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The key to keeping your brain healthy

To summarize: Three factors have been identified that help keep your brain in top shape.

resource: Beijing Normal University

Your brain is amazing. About 100 billion nerve cells work together to keep your mind sharp.

But just like the rest of your body, your brain may not be as active when you’re a little older. Maybe you find yourself having to write things down, or you forget an appointment, or you can’t quite follow the talk or action on TV without getting nervous.

Fortunately, it’s also possible to exercise your brain.

“The keys to our nervous system are gray and white matter,” said Hermundur Sigmundsson, a professor in NTNU’s Department of Psychology.

Roughly speaking, gray matter consists of nerve cells or neurons and dendrites, while white matter provides contacts between cells (myelinated axons) and contributes to the speed and distribution of signals.

Three factors contribute to good brain health

A recent article in the magazine brain science Brings together a lot of what we’ve learned from previous research in the field of brain health. The researchers went to great lengths to be thorough in their Theoretical Perspectives paper, with references to 101 articles on how our grey and white matter shape is maintained.

“If you want to keep your brain in top shape, three factors stand out,” Sigmundsen said.

These factors are:

  1. Physical exercise.
  2. social contact.
  3. have a strong interest. Learn new things and don’t shy away from new challenges.

1. Exercise

This may be the biggest challenge many of us face. If you sit for too long, your body becomes lazy. Unfortunately, so does the brain.

“An active lifestyle helps develop the central nervous system and combat brain aging,” Sigmundsson and his colleagues said.

So it’s important not to get stuck in your chair. It takes effort, and there is no way around it. If you have a sedentary job, go to school, or get work done, you need to activate yourself, including your body.

2. Relationship

Some of us are happiest alone or with just a few, and we know that “hell is other people” – if we copy the words of writer and philosopher Jean-Paul Sartre a little loosely. (Though his version is undeniably more involved.) But in this regard, you have to toughen yourself up.

Fortunately, it’s also possible to exercise your brain.Image is in the public domain

“Relationships with other people, and interactions with them, contribute to a number of complex biological factors that prevent the brain from slowing down,” Sigmundsen said.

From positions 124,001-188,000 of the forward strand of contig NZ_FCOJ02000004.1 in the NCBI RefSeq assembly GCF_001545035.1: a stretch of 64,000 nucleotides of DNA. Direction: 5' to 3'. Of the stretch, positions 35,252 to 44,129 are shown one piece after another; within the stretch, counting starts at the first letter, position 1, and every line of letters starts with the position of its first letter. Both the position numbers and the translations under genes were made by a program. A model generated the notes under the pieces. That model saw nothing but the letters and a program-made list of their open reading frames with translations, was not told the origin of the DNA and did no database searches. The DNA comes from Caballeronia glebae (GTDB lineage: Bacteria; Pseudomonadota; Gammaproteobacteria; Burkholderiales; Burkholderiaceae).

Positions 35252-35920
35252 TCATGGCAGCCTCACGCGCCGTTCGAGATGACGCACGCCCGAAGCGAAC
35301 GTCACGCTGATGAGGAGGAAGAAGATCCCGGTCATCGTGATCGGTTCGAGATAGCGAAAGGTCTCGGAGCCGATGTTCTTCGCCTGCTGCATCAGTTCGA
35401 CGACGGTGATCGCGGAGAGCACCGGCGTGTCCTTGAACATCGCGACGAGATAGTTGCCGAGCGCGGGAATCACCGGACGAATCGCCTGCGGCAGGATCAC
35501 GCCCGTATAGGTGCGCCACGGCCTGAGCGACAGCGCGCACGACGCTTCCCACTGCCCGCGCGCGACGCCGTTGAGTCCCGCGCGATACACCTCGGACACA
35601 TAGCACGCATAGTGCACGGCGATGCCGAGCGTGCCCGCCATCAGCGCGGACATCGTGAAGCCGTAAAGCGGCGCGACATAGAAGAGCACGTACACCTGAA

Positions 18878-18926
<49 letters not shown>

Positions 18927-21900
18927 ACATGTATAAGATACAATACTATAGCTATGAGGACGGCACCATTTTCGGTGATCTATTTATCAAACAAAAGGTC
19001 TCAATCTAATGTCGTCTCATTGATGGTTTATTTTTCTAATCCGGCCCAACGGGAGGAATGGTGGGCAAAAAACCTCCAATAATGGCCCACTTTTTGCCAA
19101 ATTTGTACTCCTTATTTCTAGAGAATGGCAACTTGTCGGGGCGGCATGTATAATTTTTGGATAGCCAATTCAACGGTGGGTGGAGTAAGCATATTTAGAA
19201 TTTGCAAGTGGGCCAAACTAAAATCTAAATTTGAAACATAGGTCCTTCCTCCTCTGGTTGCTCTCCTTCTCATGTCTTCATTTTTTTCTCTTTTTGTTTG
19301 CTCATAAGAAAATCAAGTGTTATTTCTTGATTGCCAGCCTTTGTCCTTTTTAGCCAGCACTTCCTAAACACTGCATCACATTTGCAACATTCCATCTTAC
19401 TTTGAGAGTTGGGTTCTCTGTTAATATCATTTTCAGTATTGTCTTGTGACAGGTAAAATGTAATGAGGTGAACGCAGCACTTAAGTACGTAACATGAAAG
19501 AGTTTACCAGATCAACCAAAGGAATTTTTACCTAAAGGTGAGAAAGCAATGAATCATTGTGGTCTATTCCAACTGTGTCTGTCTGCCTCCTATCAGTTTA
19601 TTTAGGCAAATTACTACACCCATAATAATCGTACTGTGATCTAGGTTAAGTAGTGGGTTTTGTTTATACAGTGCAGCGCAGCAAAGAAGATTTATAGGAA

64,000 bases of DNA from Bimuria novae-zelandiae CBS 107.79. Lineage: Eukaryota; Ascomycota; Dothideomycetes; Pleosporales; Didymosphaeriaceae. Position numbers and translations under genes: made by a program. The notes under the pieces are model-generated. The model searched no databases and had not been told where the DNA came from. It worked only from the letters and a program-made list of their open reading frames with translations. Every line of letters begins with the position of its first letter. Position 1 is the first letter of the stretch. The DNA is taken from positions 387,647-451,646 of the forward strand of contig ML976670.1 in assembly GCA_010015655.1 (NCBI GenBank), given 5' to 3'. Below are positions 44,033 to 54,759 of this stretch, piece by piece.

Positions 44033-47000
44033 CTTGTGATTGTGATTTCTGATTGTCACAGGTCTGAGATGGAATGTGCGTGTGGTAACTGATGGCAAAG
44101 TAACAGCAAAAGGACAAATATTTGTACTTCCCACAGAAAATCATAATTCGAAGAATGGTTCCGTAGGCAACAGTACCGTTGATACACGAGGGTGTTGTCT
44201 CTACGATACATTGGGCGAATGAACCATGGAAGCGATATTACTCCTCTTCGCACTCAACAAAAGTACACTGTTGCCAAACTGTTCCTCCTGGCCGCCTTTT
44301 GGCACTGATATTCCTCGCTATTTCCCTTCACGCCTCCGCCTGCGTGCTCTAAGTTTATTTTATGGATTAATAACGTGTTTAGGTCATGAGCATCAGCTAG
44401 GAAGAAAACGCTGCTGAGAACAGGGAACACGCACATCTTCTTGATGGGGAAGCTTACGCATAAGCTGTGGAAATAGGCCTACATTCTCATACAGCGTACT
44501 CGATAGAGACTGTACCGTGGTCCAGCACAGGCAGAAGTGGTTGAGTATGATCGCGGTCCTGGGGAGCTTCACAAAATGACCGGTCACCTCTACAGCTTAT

Being around other people, such as through conversation or physical contact, supports good brain function.

3. Passion

The last point may have something to do with your personality, but if you’ve read this far, chances are you already have the necessary foundations and may be willing to learn.

“Enthusiasm, or a strong interest in something, can be the decisive driver that guides us to learn new things. Over time, this affects the development and maintenance of our neural networks,” Sigmundsson said.

Stay curious. Don’t give up and keep everything running the same way. You’re never too old to do something you’ve never done. Maybe now is the time to learn to play a new instrument.

use it or lose it

Sigmundsson co-authored the comprehensive paper with Master’s student Benjamin H. Dybendal and Associate Professor Simone Grassini from the University of Stavanger.

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Thus, their research provides a similar picture for the brain and body. You have to exercise your brain lest it rot. “Use it or lose it”, as the saying goes.

“Brain development is closely related to lifestyle. Physical activity, relationships and passions help develop and maintain the basic structure of our brains as we age,” Sigmundsson said.

So these three factors provide some keys to maintaining a good quality of life and, hopefully, aging well.

About this Brain Health Research News

author: Steiner Brands Wright
resource: Beijing Normal University
touch: Steinar Brandslet – NTNU
picture: Image is in the public domain

Original research: Open access.
“Motion, Relationships and Passions in Brain Physiology and Cognitive Aging” by Hermundur Sigmundsson et al. brain science


Movement, Relationships, and Passions in Brain Physiology and Cognitive Aging

The purpose of this paper is to propose important factors that keep the basic structure of human brain function (i.e. gray and white matter) intact.

Several lines of evidence suggest that exercise, relationships, and passion are central factors that protect the nervous system in gray and white matter during aging.

An active lifestyle has been shown to contribute to the development of the central nervous system and to contrast brain aging.

Relationships and interactions have been shown to contribute to complex biological factors that contribute to cognitive resilience decline.

Furthermore, current scientific literature suggests that enthusiasm, intense interest may be the driving factor that motivates individuals to learn new things, thereby influencing the development and maintenance of neural functional networks over time.

The current theoretical perspective paper aims to convey several key messages: (1) brain development is heavily influenced by lifestyle; (2) physical activity can enable people to develop and maintain brain structure during aging, which may be a one of the keys to quality of life; (3) diverse stimuli are key factors in maintaining brain structure; (4) movement, relationships, and passions are key elements in contrasting gray and white matter loss.

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